Who gets what, and how can it be increased? Inescapably linked, these are the bottom-line questions of third-world development. Millions of words get churned out about them every week. How much it all illuminates is a moot point.
These first two books are written by established authorities on global inflation and energy. Mr. Cline's book will satisfy those who want to know where the Great Inflation that began in the 1970s stands now.
Successive oil shocks have put the world's money system under great strain and sent third-world debts soaring. Cline provides important knowledge, showing how inflation works two ways. Poor countries get uncertain prices for their exports, and inflation has cut the real value of aid. But it has also reduced the real value of debts, and a few newly rich nations, the OPEC oil producers, are getting more generous.
Nor is Mr. Cline stuck for answers on sensible strategies for third-world policymakers to follow. He and his colleagues at the Brookings Institution struggle valiantly to increase understanding, even if their arcane language and mathematical formulas can be hard to fathom.
"The World Energy Triangle" also offers concrete proposals. Cheap oil and free firewood are getting scarce. The authors would transform what they call a "triangle of suspicion" -- the West, oil producers, and poor oil consumers -- into a new cooperative venture to develop the third world's own untapped energy resources. The proposals, in this worthy but routine effort, are generally sound, especially to revamp the World Bank and AID to meet an energy-hungry world. A few are naive, such as those reviving appeals that OPEC evolve a two-tier price system for the rich and the poor or that the United States commit 1 percent of its GNP to concessional aid. President Kennedy first proposed this 18 years ago, and the percentage has steadily dropped; now it's down to a mean 0 .19 percent.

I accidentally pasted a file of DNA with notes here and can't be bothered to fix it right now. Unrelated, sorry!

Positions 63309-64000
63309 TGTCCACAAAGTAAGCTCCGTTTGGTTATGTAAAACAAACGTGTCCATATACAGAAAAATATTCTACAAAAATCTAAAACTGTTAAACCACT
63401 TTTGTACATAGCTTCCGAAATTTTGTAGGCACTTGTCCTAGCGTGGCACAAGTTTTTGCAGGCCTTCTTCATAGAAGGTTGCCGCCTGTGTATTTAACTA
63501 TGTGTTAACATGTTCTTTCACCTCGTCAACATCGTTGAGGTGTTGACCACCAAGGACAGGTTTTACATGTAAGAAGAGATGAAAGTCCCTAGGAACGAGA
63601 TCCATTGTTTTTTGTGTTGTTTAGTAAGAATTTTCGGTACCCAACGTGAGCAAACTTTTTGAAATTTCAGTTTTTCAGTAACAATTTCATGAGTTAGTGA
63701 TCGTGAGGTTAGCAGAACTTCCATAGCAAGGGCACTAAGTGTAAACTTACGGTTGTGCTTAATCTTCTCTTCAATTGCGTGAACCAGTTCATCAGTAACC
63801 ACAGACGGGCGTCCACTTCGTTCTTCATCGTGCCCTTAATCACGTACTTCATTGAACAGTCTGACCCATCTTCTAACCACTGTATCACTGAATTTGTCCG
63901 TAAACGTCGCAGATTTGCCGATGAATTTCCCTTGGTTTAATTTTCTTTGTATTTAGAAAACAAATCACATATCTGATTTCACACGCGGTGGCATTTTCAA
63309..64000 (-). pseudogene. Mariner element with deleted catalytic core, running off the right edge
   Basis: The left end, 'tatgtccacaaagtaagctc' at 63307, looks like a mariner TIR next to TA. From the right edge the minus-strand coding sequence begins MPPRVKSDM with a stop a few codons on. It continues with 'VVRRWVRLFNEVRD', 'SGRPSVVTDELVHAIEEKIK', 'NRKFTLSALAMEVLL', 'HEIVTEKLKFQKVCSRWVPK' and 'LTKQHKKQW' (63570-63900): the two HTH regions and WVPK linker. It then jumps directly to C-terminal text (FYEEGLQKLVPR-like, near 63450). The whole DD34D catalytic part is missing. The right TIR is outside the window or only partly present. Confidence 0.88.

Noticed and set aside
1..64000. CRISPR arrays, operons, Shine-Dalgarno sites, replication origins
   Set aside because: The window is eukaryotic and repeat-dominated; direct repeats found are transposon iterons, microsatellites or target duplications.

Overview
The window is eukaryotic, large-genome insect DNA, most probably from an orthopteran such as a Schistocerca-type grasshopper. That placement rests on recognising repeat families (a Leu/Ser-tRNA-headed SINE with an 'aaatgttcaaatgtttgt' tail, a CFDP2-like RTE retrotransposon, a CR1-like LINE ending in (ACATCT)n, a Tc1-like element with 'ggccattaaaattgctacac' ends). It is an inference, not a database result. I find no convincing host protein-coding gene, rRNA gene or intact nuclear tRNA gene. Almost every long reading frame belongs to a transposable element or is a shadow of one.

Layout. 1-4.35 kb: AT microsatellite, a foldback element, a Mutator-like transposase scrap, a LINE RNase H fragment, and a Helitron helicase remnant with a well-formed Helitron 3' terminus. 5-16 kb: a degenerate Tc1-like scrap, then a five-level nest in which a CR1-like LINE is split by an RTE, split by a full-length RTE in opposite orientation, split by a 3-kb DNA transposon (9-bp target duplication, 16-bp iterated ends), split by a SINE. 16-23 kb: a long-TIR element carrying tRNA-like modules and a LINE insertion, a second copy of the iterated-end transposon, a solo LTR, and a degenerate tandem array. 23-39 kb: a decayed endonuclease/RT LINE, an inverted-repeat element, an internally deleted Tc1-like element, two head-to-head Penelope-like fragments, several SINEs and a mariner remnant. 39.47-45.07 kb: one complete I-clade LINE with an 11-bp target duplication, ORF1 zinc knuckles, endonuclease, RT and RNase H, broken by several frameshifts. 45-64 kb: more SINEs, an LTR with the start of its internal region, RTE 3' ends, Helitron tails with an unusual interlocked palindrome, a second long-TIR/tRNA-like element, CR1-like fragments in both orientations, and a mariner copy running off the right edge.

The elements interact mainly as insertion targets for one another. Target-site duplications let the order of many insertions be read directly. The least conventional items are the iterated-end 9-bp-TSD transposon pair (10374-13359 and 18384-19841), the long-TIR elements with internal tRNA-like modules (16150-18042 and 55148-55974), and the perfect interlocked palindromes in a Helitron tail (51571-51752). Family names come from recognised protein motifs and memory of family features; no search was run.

The authors are weak when it comes to spelling out just what the third world's energy potential is. They touch on oil, hydropower, coal, nuclear power , solar energy, and firewood. But there is no mention of the need to fully harness such big rivers as the Zambesi, Congo, Senegal, Niger and Volta in Africa or the Mekong, Brahmaputra, Ganges, Indus, Yangtze, and Yellow in Asia. Most of the earth's hydropower potential is still untapped.
Brian May's book offers a striking contrast to the others. He seems to be saying we might as well forget about the impact of inflation or energy needs, as the third world is utterly hopeless anyway.
Mr. May is a retired veteran political journalist (Agence France-Presse, the Guardian). A political journalist assigned to some big third-world city can spend years on end putting up with corrupt generals, supercilious bureaucrats, absentee ministers, censorship, police harassment, hot and uncomfortable climates, and telephones that don't work.
The temptation is to get your exasperated revenge by writing about a country in the manner of a sour critic reviewing a particularly lousy play. Mr. May has not resisted it.
He plainly states his objective is to prove that the third world is irredeemably "stagnant." It suffers from a "fundamental cultural inertia." There is some sound political journalism along the way. His accounts of Nigeria's turmoil, the Shah's fall in Iran, and Indira Gandhi's emergency in India are workmanlike and competent.
But he ends up 250 pages later presenting his "hypothesis" that racial inferiority may be behind it all. There may be "psychic differences between societies -- perhaps of bio-chemical origin." We are left to conclude that the Indians, Indonesians, and Nigerians are destined to eternal poverty because of psychological shortcomings.
This is utter nonsense.